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google pixel photo acropalypse
© Craig Russell |
Security & privacy

Warning: Another reason you shouldn’t send sensitive images (even if you crop them)

The internet is a big place, and sharing the wrong photo of yourself might land you in trouble. Some choose to crop identifying details out of intimate images, but the “Acropalypse” exploit within the Google Pixel ecosystem could render this precaution totally void.

Read on for details on one dangerous way your privacy might be violated (even if your media never leaves your device).

What is the Acropalypse exploit?

Simon Aarons and David Buchanan, two security experts, have uncovered a startling flaw in Pixel’s native Markup photo editor.

After being shared, downloaded or stolen off a smartphone, photos cropped in Markup can be recovered in their original forms. This includes images with “markups” or redactions drawn over the top.

This is terrible for many reasons. If you’ve ever uploaded an edited or cropped image of something like your driver’s license to social media or any other site, your privacy might be in jeopardy.

If you’ve ever used Markup to redact the faces of your kids posted to your feed, we recommend deleting them immediately.

Are your cropped photos private?

The researchers also published this site, which can demonstrate the problem. All you have to do is select your device in the drop-down menu and upload a Pixel photo cropped in Markup, and you’ll be able to see the complete original version.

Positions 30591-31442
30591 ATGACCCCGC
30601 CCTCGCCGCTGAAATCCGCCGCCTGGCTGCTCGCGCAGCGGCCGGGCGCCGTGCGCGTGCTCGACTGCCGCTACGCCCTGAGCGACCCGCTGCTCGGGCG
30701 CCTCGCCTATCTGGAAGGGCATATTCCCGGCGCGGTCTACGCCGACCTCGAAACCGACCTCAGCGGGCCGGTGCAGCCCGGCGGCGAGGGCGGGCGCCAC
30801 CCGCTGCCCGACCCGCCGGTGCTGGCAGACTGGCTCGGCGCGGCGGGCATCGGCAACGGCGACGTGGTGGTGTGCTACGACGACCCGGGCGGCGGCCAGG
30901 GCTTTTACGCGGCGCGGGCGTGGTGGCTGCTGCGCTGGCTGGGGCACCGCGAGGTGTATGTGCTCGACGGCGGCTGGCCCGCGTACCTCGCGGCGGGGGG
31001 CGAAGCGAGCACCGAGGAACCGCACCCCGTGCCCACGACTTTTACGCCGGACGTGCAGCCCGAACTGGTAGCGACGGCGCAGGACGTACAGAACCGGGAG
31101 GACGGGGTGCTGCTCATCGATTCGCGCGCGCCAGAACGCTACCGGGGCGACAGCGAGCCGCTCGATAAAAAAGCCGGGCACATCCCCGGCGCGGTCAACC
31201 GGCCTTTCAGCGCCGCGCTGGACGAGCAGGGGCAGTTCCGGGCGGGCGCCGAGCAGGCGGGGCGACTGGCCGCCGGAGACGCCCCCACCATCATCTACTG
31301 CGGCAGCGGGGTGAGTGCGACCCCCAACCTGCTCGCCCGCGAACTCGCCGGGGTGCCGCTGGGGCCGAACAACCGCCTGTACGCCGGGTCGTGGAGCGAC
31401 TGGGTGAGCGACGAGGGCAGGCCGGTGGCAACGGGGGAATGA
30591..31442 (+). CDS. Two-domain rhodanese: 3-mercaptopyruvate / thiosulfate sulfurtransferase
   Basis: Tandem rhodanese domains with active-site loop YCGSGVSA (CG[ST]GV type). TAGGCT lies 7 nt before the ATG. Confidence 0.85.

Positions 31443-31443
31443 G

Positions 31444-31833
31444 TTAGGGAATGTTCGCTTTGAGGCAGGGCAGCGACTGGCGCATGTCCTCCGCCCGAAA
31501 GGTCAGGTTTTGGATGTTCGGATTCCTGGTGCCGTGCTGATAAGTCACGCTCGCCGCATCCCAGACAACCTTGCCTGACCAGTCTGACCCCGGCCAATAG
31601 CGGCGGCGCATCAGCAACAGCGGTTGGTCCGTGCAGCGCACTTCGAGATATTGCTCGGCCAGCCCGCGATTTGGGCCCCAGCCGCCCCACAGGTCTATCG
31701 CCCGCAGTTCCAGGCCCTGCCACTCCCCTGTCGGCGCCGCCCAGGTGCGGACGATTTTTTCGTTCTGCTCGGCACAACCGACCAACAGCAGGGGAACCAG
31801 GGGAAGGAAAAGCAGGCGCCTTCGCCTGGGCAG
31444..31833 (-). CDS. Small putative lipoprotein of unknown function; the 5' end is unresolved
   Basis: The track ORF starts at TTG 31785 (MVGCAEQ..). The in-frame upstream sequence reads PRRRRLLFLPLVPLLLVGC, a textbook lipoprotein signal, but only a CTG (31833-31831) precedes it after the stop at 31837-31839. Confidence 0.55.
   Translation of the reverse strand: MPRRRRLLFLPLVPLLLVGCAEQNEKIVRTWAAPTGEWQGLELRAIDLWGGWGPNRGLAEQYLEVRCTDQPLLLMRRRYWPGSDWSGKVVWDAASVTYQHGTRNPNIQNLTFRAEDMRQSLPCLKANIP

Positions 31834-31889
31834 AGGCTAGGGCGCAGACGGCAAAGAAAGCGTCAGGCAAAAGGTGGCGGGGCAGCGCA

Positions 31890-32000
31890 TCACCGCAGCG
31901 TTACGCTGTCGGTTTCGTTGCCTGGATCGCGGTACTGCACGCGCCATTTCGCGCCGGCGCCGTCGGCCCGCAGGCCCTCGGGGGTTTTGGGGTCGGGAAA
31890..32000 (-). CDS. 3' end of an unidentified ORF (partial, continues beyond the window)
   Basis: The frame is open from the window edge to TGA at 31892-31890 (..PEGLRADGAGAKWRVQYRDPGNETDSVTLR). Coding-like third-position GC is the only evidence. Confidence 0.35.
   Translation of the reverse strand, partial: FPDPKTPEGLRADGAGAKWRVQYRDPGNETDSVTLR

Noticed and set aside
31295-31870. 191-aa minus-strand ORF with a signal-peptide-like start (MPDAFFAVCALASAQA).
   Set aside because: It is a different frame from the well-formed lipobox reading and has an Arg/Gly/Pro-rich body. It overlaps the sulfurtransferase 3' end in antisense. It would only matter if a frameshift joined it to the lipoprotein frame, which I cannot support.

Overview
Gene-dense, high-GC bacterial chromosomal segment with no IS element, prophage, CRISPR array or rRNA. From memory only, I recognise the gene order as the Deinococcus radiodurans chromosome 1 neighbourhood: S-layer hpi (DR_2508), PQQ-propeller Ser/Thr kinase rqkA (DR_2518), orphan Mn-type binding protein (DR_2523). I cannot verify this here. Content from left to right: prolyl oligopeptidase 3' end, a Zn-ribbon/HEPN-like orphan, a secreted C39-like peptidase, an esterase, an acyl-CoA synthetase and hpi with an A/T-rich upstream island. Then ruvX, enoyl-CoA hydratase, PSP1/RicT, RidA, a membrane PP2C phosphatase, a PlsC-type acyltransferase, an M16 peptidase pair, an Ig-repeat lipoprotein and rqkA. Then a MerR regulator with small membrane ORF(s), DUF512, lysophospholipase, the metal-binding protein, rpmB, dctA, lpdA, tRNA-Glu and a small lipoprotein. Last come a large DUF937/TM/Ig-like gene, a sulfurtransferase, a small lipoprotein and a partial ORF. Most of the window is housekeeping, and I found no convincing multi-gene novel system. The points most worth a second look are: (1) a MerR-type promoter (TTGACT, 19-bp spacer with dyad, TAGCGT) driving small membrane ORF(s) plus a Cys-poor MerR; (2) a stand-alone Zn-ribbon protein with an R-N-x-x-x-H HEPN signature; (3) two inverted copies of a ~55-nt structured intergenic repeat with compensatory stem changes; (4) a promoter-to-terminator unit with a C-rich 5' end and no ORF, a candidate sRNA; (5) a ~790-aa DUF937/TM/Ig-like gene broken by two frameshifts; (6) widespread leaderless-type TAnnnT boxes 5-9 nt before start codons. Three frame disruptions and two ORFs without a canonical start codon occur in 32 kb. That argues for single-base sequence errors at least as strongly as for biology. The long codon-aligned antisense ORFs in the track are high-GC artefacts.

The most disturbing part about this technical issue is that despite the fact that Google has addressed the Markup vulnerability, photos edited in Markup before the discovery can still be fully recovered. 

While Pixel phones are generally believed to be some of the best in the game regarding security, it’s always a good idea to ensure that your software is up-to-date and any necessary security settings are already in place.

There are many ways to be sure your personal life and private information are never revealed to threat actors and thieves. Your social media privacy settings and how you store your photo collection should all revolve around a candid attitude toward safety. Tap or click here for 10 Facebook privacy and security settings you need to change right now.

Keep reading

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How to hide photos and videos from your phone’s camera roll

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